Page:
• Active Play, Balance My Day
  • Breakfast GO Power
  • Drink Think
  • Fruits & Veggies – Every Day the Tasty Way
  • Smart Servings
  • Snack Attack

Along with building skills for making healthy choices, we help educators set kids up for success by creating settings that support healthier choices. For some time, research has supported healthier environments. The USDA Local School Wellness Policy requirements are one way healthier environments are supporting kids.

Show off Wellness

January 16, 2017

Friends enjoying lunch

Build awareness of the benefits of healthy lifestyles by “showing off wellness.” The Healthy Kids Challenge Healthy6 is a set of healthy habits from which to build messages. Educators and students have found these easy to use and remember. Creating bulletin boards and displays enhance the “see, hear and do” of the Healthy Kids Challenge Balance My Day Curriculum or stand alone to create awareness.

Consider all the ways the Healthy6 can be used:

  1. Fruits & Veggies – Every Day the Tasty Way
  2. Active Play, Balance My Day
  3. Breakfast GO Power
  4. Smart Servings
  5. Drink Think
  6. Snack Attack

See HKC’s January 18th WOWS Newsletter for great ideas for showing of wellness.

young family preparing meal in kitchen

In this month’s WOWS Newsletters, we are talking about Taste and Learn. It is another example of Healthy Kids Challenge’s signature Hear-See-Do learning. Learning is enhanced when kids can visualize (see) the message they are hearing and they practice the behavior (do).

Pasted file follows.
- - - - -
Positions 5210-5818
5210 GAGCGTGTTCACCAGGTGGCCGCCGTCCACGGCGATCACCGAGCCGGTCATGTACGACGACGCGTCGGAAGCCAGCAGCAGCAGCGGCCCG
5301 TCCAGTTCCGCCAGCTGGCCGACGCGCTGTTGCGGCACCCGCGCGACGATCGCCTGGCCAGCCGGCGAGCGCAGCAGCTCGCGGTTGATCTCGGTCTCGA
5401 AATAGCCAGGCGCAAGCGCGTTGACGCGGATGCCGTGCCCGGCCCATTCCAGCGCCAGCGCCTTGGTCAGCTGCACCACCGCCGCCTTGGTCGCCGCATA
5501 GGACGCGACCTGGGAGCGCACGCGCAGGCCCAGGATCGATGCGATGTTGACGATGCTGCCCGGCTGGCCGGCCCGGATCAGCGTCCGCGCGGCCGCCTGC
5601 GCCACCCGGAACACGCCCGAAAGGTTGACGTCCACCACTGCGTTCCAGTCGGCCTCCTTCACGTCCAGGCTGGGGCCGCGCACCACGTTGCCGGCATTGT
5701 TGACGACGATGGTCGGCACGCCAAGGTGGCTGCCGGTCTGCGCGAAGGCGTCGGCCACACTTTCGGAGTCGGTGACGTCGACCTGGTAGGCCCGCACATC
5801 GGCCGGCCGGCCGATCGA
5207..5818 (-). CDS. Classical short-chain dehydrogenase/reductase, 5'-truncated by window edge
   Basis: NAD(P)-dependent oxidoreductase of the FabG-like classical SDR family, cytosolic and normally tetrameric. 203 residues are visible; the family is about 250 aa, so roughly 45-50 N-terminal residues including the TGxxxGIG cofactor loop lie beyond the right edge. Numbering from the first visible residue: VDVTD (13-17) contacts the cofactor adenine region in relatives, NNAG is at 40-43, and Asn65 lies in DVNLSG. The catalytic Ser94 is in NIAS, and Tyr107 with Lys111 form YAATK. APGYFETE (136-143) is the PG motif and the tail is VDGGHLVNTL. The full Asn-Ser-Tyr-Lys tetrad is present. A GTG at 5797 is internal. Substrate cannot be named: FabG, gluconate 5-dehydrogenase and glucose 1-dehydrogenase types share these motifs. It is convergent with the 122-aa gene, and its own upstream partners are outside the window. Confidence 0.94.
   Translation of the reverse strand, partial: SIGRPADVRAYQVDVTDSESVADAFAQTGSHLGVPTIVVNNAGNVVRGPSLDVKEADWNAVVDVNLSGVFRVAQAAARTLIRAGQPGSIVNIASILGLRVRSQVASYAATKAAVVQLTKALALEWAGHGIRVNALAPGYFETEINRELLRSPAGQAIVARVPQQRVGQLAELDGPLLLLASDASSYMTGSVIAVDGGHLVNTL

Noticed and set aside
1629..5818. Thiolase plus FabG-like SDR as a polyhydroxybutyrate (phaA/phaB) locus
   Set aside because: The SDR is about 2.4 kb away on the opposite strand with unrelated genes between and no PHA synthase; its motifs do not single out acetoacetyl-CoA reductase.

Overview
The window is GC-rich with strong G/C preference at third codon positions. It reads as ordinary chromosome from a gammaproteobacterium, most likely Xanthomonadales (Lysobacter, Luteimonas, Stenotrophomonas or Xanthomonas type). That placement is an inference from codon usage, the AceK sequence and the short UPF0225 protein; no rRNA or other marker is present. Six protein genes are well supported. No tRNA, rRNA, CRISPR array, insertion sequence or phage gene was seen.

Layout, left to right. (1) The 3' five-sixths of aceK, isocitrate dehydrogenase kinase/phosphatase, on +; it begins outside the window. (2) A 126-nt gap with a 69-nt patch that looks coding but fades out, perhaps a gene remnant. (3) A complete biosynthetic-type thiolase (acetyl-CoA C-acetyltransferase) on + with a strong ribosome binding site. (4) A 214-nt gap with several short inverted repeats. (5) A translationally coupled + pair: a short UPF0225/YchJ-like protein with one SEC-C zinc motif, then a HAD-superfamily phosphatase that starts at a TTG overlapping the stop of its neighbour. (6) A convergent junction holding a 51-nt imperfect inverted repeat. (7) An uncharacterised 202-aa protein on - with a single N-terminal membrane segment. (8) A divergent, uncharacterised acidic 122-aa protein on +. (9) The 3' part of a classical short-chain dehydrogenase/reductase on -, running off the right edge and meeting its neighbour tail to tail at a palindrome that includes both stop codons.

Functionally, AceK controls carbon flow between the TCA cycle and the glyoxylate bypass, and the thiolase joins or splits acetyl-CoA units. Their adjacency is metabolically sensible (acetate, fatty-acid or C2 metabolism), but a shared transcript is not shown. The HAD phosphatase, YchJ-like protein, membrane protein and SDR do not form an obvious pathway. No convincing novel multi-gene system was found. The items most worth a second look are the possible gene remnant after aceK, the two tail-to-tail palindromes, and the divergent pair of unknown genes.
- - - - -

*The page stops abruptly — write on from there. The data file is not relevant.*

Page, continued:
Any time you can get kids to help in the kitchen is a great time. Starting with Halloween and through the end of the end of the year, we see a surge in access to sugary holiday sweets! Taste and Learn activities can give a boost to a balanced approach.

Along with cooking, recall the Healthy Kids Challenge Healthy6 for healthful holiday balance:

  • Fruits & Veggies Every Day the Tasty Way! At parties and holiday meals, plan to include and choose fruits and veggies.
  • Breakfast GO Power. Skipping meals to save up before a party isn’t a good strategy. Having a healthy snack before a party can help you eat less.
  • Drink Think. Water is always a great choice.
  • Smart Servings. Eating holiday candies and cookies is okay; just eat smaller portions less often.
  • Active Play Every Day. Turn off the electronics. For healthy balance, do something that gets you moving and that you enjoy for at least an hour every day.